Finally, Britain kicks off Brexit negotiations with EU

Failure to reach Brexit deal would be very bad for Britain warns Chancellor

The BBC has been told by European Union sources that the talks will follow the EU's preferred pattern of exit negotiations first, with the future relations between the two sides - including the free trade deal the United Kingdom is seeking - at a later date.

Davis and Barnier have one key issue over the first weeks of talks: building trust after months of haggling over leaks and figures over the final bill that Britain would have to pay for leaving. As in any divorce, count on both sides to be picky in splitting the goods and dues. "The question is not whether we are leaving the customs union".

"For me, it is above all about the EU27 proceeding together and listening carefully to Britain's wishes and expectations", Merkel said after meeting Romanian President Klaus Iohannis.

It is clear: the EU27 has the power to decide when trade talks begin - not the UK. When one interviewer asked if he had been locked in a cupboard during the campaign by May's aides, he said with a smirk: "Not quite in a cupboard".

But according to the Belgian politician, there is a "serious chance" that Britain will remain in the European Union as the country does not have a strong mandate any more to begin the negotiations after the Conservative Party lost seats in the General Election.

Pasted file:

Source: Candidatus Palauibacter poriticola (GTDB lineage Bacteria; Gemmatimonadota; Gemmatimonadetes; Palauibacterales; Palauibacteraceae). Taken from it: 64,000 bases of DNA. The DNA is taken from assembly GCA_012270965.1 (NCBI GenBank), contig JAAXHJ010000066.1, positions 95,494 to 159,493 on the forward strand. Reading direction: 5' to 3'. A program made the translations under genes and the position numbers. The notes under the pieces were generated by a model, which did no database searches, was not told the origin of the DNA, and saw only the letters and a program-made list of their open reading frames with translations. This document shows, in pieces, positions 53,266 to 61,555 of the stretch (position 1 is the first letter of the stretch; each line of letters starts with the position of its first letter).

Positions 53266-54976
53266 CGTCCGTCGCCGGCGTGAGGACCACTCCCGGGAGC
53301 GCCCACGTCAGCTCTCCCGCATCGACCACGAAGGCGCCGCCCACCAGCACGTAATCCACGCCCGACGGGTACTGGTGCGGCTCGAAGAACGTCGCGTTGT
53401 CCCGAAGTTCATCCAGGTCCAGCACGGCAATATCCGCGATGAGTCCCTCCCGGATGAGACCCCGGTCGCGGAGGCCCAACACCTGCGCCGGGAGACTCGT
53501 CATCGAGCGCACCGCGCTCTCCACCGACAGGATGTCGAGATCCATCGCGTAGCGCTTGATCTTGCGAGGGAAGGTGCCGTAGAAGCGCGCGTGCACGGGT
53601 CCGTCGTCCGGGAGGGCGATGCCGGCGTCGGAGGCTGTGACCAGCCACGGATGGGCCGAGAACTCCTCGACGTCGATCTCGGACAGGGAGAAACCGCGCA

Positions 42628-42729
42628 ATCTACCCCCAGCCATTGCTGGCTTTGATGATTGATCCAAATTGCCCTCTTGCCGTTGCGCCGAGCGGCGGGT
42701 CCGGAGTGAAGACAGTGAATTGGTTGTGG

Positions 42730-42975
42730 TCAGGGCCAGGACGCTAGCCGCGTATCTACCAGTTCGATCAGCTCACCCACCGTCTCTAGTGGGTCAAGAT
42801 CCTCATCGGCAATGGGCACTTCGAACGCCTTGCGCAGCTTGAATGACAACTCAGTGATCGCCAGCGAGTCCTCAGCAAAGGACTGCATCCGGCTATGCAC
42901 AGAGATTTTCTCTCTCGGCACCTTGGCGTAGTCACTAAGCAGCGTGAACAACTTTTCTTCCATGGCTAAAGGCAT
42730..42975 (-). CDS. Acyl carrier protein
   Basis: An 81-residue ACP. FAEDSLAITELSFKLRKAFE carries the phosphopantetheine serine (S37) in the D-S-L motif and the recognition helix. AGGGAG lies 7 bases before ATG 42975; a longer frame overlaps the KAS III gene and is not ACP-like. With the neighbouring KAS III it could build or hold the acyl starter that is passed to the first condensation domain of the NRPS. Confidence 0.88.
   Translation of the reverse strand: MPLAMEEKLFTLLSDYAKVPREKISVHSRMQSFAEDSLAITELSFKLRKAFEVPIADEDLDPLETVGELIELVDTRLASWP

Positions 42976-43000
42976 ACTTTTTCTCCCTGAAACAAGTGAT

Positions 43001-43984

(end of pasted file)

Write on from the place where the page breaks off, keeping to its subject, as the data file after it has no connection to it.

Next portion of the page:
But on Sunday, he also backed up May's approach, saying Britain would leave the single market and the customs union that sets external tariffs for goods imported into the bloc.

"So while there will undoubtedly be challenging times ahead of us in the negotiations we will do all that we can to ensure we deliver a deal that works in the best interests of all of our citizens".

It's been a year in the making and, with never a boring moment, Brexit negotiations commence today, leaving the pound on tender hooks as the markets look to get a sense of how European Union negotiators will position themselves, the tone of the respective sides expected to be their signals of intent over the next 20-odd months.

Mr De Gucht said: "At this moment the European Commission is not only prepared for these negotiations, but also is doing some contingency planning for what to do if the entire negotiations collapse".

European People's Party caucus leader Manfred Weber told German radio station Bayern 2 Monday: "Our big problem is that we have no picture, no idea at all what the British want". In the year since 52 percent of voters confounded the experts by choosing to leave the bloc, the island nation has been increasingly destabilized just as the bonds of the 27 other European Union nations tightened.

"These talks will be hard at points, but we will be approaching them in a constructive way".

The Austrian foreign minister Sebastian Kurz added: "One can not prolong indefinitely the state we're in; Brexit must be dealt with".

It is expected talks will take place once a month in Brussels as they work through the issues to be resolved.

"The most important thing now is for us to look to the horizon. think about the future, and think about the new partnership, the deep and special partnership that we want to build with our friends".

Still, British Foreign Secretary Boris Johnson remained upbeat Monday and thinks that the Brexit negotiations will yield "a happy resolution that can be done with profit and honor for both sides".

"The best way we can spend this week is to rebuild trust", rather than tackle the big hard issues right at the start, a European source said.

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